Some eight years ago I sat down to draw out a blueprint for a book that should tell stories about how the chemistry of individual elements of the periodic table had changed, for better or for worse, the courses of ordinary peoples’ lives. Several things motivated me; I was sitting on a number of stories where literature and history intersected with chemistry that I would love to tell to a bigger audience
Clinical pathology covers a broad range of responsibilities and functions in medicine. As a discipline, it includes clinical (bio)chemistry, medical microbiology, hematology, coagulation, clinical immunology, and increasingly molecular diagnostics. We recently sat down with the Editor of the American Journal of Clinical Pathology, Dr. Michael L. Wilson, to learn the vital importance of this field.
In September 2013, the American comedian Louis C.K. talked to chat-show host Conan O’Brien about the value of sadness. His comments grew out of a discussion about mobile phones, and the way they may distract us from the reality of our emotions.
Coronary artery disease is the leading cause of death in many countries, but its prevalence has changed significantly during the last 50 years. Death rates from heart disease have fallen dramatically in western countries, but increased in many ‘developing’ countries. These large population-wide changes suggest environmental factors, including diet, are a major determinant of the risk of heart disease.
As adults, we remain fascinated with images of young children performing extraordinary feats, with platforms such as YouTube offering us an unending wealth of mini Mozarts and baby Einsteins for us to feast our eyes and ears on, and providing the perfect fodder for our daily Facebook feeds. We are filled with awe at the sight of such small individuals undertaking tasks that most adults only dream of undertaking.
The so-called Suess effect in radiocarbon (14C) has been known for decades. Geological sources of carbon like coal and oil, that formed many millions of years ago, long since lost their radiocarbon through radioactive decay – they contain 14C-free “dead” carbon. From the mid-19th century the radiocarbon activity of the atmosphere declined as dead carbon from fossil fuels was dug out of the ground and burnt producing carbon dioxide (CO2) in the atmosphere.
The term ‘artificial intelligence’ was coined as long ago as 1956 to describe ‘the science and engineering of making intelligent machines’. The work that has happened in the subject since then has had enormous impact. Margaret Boden is Research Professor of Cognitive Science at the University of Sussex, and one of the best known figures in the field of Artificial Intelligence. We put four common questions to her about this exciting area of research.
Cancer cells have a unique vulnerability: the same mechanisms that shield them from the immune system also make them prone to viral infections.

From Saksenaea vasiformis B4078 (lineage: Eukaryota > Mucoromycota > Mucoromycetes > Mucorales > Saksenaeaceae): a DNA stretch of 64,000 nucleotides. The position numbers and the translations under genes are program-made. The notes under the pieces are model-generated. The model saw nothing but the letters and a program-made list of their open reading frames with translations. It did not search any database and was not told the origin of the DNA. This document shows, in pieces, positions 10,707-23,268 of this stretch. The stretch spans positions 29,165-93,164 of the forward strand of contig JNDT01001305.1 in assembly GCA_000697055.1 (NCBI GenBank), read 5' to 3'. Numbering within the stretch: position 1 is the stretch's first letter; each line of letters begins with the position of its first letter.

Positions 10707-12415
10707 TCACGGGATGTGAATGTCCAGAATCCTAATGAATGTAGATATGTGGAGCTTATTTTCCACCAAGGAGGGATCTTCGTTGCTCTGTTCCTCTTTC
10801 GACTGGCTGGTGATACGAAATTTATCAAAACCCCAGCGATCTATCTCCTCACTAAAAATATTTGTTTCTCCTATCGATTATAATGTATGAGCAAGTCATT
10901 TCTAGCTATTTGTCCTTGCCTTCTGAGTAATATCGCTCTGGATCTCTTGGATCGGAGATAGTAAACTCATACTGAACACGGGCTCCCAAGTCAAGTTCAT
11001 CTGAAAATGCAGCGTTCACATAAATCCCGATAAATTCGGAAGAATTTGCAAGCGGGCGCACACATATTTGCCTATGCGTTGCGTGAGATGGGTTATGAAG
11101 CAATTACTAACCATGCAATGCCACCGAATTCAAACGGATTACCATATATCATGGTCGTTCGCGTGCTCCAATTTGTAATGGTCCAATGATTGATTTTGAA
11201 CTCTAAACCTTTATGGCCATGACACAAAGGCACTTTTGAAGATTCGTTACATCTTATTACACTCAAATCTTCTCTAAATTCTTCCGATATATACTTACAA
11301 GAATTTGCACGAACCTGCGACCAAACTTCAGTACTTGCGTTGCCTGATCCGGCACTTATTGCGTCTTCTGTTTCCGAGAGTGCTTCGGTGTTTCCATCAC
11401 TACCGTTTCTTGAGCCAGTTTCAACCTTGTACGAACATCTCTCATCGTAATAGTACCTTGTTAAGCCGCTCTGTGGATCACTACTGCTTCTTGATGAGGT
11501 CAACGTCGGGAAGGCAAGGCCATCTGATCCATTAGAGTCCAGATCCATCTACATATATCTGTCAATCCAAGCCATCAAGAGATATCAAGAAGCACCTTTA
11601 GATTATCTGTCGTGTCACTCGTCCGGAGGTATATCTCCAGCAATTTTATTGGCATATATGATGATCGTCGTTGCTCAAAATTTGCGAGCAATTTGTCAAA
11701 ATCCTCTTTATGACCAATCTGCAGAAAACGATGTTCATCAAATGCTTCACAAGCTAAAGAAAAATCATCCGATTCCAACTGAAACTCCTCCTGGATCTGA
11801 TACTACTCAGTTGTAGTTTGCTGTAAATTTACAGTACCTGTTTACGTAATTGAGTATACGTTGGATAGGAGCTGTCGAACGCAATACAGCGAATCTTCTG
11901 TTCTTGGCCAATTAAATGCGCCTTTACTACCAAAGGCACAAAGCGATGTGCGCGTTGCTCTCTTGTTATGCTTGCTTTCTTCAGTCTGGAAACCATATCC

Islands urgently require major additional conservation efforts. Many species face extinction, natural areas are small and fragmented and alien species dominate most ecosystems.
When asked to think about the ocean, most people imagine a pristine habitat in the tropics with golden sands and clear blue waters, or the diversity of fish associated with coral reef communities.
World Environment Day is celebrated on 5 June to encourage positive environmental action. Instituted by the United Nations in 1974, it provides a global platform for public outreach in promoting the importance of the protection of our environment.
Psychosis, agitation, disorientation, or bizarre behavior due to drug ingestion is a common presentation to the emergency department (ED), and frequently psychiatry is consulted to assess for an underlying psychiatric illness. A working knowledge of how different substances are expected to affect patients is an important part of keeping up-to-date as a psychiatric emergency clinician.
When I first met Ian Waterman in the mid-1980s I could scarcely believe him. He claimed to have lost touch, and movement and position sense (termed proprioception) below the neck, though he could still feel pain and temperature, and his movement nerves were unaffected. Not only was I not aware of any such condition in medicine, but he had walked to the clinic and was sitting calmly as we chatted.
Imagine a world where the majority of our workforce was composed of robots as capable and as psychologically similar to human beings. The robots are constantly working and are faster and more efficient than humans—leaving humans to be pushed towards early retirement to enjoy a life of leisure and wealth due to a large growth in investments on this artificial intelligence (AI).
In science, perhaps the most famous recent award is for the prediction of the existence of the Higgs Boson particle, discovered at CERN’s Large Hadron Collider. Overall, the most famous recipient ever is likely Marie Curie. She went down in history as the first person to win two. She took Nobel Prizes in 1903 and 1911 for getting radium and polonium out of pitchblende, with her own elbow power.
When the Earth is viewed from space, it’s mostly blue. In fact, the ocean covers over 70% of our planet. Life began in the world’s oceans, and today – billions of years later – we’re no less dependent on it. From the diverse organisms which call it home, to the complex ways it helps keep global climates in check, our own survival is undeniably linked to that of the ocean.